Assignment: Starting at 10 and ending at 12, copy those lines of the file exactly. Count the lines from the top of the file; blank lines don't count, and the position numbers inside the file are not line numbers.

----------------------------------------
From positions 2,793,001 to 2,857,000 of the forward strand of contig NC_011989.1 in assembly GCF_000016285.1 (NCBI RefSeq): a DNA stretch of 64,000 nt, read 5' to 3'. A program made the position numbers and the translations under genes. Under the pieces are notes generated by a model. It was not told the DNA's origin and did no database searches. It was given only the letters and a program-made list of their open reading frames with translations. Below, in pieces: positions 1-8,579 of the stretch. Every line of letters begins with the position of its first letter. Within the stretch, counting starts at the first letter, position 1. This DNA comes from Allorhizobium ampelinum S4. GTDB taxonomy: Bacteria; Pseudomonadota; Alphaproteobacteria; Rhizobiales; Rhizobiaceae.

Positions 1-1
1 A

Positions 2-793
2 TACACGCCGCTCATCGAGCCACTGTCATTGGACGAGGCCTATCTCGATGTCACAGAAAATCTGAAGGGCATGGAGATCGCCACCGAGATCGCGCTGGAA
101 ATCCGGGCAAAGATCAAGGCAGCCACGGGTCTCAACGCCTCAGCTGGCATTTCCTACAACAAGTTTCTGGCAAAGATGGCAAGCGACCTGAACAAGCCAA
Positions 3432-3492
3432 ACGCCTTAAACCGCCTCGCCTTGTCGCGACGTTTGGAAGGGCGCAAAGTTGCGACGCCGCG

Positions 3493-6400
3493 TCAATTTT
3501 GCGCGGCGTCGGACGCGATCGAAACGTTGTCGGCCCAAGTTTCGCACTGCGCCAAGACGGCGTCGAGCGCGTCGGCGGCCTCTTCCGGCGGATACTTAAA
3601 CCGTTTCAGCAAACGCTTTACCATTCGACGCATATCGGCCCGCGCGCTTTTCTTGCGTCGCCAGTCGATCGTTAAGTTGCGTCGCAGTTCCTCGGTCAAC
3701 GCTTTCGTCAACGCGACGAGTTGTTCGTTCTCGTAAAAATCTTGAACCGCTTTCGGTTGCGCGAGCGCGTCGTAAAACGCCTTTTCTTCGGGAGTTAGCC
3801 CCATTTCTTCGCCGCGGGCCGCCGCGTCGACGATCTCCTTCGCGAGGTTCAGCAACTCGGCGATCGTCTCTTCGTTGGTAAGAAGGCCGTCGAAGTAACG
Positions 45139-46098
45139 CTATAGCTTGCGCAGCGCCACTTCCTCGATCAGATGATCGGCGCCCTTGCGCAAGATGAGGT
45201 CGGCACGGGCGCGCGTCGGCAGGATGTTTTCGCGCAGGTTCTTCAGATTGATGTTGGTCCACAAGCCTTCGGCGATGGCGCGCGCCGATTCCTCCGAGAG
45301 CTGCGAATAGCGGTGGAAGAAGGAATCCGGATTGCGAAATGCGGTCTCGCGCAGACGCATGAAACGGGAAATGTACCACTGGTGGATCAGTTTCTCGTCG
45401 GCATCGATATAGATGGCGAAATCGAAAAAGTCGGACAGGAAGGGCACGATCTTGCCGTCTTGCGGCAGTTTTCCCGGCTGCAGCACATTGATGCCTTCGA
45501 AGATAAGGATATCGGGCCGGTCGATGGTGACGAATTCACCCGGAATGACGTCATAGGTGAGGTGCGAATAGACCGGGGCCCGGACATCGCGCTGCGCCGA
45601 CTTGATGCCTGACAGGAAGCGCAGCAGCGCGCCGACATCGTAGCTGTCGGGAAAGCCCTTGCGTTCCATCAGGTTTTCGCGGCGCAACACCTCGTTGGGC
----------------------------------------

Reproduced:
3493 TCAATTTT
3501 GCGCGGCGTCGGACGCGATCGAAACGTTGTCGGCCCAAGTTTCGCACTGCGCCAAGACGGCGTCGAGCGCGTCGGCGGCCTCTTCCGGCGGATACTTAAA
3601 CCGTTTCAGCAAACGCTTTACCATTCGACGCATATCGGCCCGCGCGCTTTTCTTGCGTCGCCAGTCGATCGTTAAGTTGCGTCGCAGTTCCTCGGTCAAC